Compulsive Behavior in Dogs

Medically Reviewed by Vanesa Farmer, DVM on September 05, 2023
4 min read

It’s not uncommon to see dogs chasing their tails. You may even see a dog doing it over and over again in a circle.

Sometimes when dogs are chasing their tails, they’re simply having fun. They’re learning about their bodies and seeing what they can do. Other times though, tail chasing may be a sign of compulsive behavior. 

A compulsive behavior is a behavior that is shown for a longer period of time than normal, repeated out of context or repeated in situations that are considered abnormal. Compulsive behaviors tend to get worse over time and often require medical or behavioral treatment.

When the tail chasing goes from a fun game your dog sometimes plays to a nonstop habit that’s concerning for you and bad for their body, you may have a compulsive behavior on your hands. In this case, it’s best to talk to your veterinarian.

Here are a few of the most common reasons why dogs chase their tails:

  • They’re having fun and being silly. This is especially common in puppies, who are just beginning to explore the world and their bodies.
  • They’re bored. Dogs need a lot of physical activity to stay in good physical and mental shape. If they’re bored, their tail may look like a good toy.
  • They have an underlying medical condition. Sometimes compulsive tail-chasing can be a sign that your dog has an underlying medical condition. In this case, your dog should be examined by a veterinarian. 

Usually, you can help your dog stop biting their tail by simply redirecting their attention. For instance, if you see your dog beginning to bite their tail, give them a simple command like “sit” or “stop.” However, if your dog is compulsively chasing their tail, their compulsion may get worse over time. In many cases, they will also start biting their tail. 

Sometimes dogs chew their tails because they’re bored or curious about their tail. Other times, a dog chewing their tail can be a sign of something more serious. Here are a few of the most common reasons why dogs chew their tails:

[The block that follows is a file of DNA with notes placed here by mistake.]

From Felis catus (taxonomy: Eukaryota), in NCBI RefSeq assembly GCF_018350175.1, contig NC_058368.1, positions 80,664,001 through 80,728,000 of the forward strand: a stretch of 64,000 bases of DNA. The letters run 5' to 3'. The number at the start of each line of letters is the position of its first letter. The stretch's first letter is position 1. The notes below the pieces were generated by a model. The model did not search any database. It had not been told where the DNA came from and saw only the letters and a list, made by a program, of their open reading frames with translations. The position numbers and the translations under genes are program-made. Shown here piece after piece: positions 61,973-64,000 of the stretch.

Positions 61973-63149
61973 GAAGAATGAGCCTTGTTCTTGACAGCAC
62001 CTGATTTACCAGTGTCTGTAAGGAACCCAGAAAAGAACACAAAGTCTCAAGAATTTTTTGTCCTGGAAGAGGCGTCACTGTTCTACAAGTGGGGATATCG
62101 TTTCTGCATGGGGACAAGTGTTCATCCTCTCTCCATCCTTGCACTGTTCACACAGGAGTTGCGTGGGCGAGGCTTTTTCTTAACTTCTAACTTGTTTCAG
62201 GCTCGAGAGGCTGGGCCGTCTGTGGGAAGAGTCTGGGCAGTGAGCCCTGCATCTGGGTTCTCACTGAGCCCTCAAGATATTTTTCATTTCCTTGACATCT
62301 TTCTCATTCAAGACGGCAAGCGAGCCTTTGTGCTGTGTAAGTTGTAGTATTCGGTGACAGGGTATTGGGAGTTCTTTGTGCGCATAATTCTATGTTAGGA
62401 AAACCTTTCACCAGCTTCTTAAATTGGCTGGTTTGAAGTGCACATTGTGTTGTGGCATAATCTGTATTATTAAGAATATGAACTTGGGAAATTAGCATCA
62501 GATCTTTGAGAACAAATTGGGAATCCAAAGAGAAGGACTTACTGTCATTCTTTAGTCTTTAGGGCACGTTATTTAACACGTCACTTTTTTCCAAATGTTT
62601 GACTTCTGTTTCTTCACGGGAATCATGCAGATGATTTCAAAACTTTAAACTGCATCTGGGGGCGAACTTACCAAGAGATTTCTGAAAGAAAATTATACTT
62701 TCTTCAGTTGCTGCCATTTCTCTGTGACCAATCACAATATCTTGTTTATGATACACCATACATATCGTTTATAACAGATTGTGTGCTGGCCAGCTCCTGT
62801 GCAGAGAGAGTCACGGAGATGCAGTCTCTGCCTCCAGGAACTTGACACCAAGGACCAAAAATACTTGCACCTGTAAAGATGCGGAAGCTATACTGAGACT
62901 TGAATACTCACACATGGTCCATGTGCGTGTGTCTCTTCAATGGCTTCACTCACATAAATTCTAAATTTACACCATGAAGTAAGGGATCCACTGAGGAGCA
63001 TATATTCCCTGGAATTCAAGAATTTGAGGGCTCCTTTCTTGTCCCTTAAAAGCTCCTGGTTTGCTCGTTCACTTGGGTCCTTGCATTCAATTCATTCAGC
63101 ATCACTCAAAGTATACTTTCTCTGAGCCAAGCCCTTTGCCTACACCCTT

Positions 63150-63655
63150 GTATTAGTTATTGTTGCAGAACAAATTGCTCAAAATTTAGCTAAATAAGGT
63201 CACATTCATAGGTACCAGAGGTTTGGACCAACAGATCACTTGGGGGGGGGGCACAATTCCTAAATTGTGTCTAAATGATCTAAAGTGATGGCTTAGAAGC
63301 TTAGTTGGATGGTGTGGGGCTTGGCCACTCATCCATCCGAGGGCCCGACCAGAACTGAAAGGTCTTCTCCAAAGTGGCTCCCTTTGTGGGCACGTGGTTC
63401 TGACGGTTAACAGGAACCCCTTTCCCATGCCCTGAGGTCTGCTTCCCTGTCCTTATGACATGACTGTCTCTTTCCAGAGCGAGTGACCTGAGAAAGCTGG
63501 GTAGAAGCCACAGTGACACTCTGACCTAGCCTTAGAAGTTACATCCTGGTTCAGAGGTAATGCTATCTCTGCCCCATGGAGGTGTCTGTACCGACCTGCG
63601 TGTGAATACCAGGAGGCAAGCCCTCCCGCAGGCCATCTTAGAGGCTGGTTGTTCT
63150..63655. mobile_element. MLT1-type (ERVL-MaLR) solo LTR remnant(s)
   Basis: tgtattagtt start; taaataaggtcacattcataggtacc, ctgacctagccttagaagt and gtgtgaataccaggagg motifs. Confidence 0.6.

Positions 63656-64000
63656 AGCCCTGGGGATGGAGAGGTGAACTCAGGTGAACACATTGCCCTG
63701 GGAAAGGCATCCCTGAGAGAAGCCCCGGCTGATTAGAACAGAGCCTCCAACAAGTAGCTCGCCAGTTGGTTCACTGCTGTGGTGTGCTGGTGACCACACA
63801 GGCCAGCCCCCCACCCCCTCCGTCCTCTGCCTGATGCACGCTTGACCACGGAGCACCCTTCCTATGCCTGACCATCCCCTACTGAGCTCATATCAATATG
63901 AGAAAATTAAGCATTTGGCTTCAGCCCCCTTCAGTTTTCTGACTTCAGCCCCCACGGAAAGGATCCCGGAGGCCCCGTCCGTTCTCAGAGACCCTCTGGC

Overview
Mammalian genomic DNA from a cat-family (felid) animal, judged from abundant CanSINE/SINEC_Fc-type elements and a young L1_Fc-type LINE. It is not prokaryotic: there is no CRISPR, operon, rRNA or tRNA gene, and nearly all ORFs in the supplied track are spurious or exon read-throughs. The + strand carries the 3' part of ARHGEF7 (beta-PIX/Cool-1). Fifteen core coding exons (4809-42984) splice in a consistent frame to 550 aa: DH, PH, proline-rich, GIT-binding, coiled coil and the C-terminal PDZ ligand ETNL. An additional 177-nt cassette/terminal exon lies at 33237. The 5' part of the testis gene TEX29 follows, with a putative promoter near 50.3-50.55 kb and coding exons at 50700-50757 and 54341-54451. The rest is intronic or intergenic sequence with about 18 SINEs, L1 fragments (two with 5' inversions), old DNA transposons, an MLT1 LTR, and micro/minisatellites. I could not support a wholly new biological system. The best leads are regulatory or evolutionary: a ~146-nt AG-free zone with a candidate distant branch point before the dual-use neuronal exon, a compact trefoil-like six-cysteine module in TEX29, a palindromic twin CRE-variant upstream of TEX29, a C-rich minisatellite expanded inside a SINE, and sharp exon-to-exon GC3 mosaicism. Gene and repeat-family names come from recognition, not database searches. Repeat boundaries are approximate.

• Pain. Dogs will often chew at a painful area of their tail to provide relief.
  • Allergic reaction. Sometimes dogs will chew their tail to ease itching or discomfort caused by an allergic reaction.
  • Fleas. Fleas are small bugs that can attach themselves to dogs and cause discomfort. Tail chewing may be a sign that your dog has fleas.
  • Intestinal parasites. If your dog has a worm infection, they may chew their tail to ease irritation.
  • They’re anxious. Your dog may lick or chew their tail if they’re feeling anxious. This is especially common when new guests visit or during thunderstorms.
  • Trauma to the tail or spine. Although it’s not always obvious at first, a dog who chews their tail may have internal damage in their tail or spine.

In other instances, a dog biting their tail may be a sign of compulsive behavior. 

What we might consider “normal” dog behavior becomes compulsive when it starts to interfere with the dog’s quality of life. For instance, if your dog is chasing and biting their tail so frequently that it is happening almost nonstop, it could be cause for concern.

Just like people, dogs can develop compulsive habits that are hard for them to control. A dog experiencing anxiety may chase and bite their tail in the same way as a person bites their nails. Over time the habit may get worse and happen more often.

If your dog chases their tail and they can’t be stopped with gentle redirection, or if your dog bites their tail to the point of hurting themselves, immediately contact your veterinarian.

If you suspect that your dog’s behavior is compulsive and it’s starting to interfere with their day-to-day life, your veterinarian can help in a number of ways:

  • Examining physical health. The veterinarian will start by giving your dog a physical exam. Underlying medical conditions often lead to compulsive behavior in dogs. 
  • Examining mental health. If your dog is healthy and free of pain, your veterinarian will examine your dog’s mental health and behavioral characteristics. 
  • Prescribing medication. Veterinarians often treat compulsive behaviors in dogs with medication that helps decrease anxiety and arousal. While prescriptions can help address underlying issues, medication alone will not fix a behavioral problem. It should always be paired with training focused on behavioral modifications, too.

Each dog is unique and may need a specific treatment or combination of treatments for their needs. The best thing you can do for your dog is to observe their behavior, be patient, and make an appointment with your vet when needed. Compulsive behaviors aren’t easy to deal with, but they are manageable over time.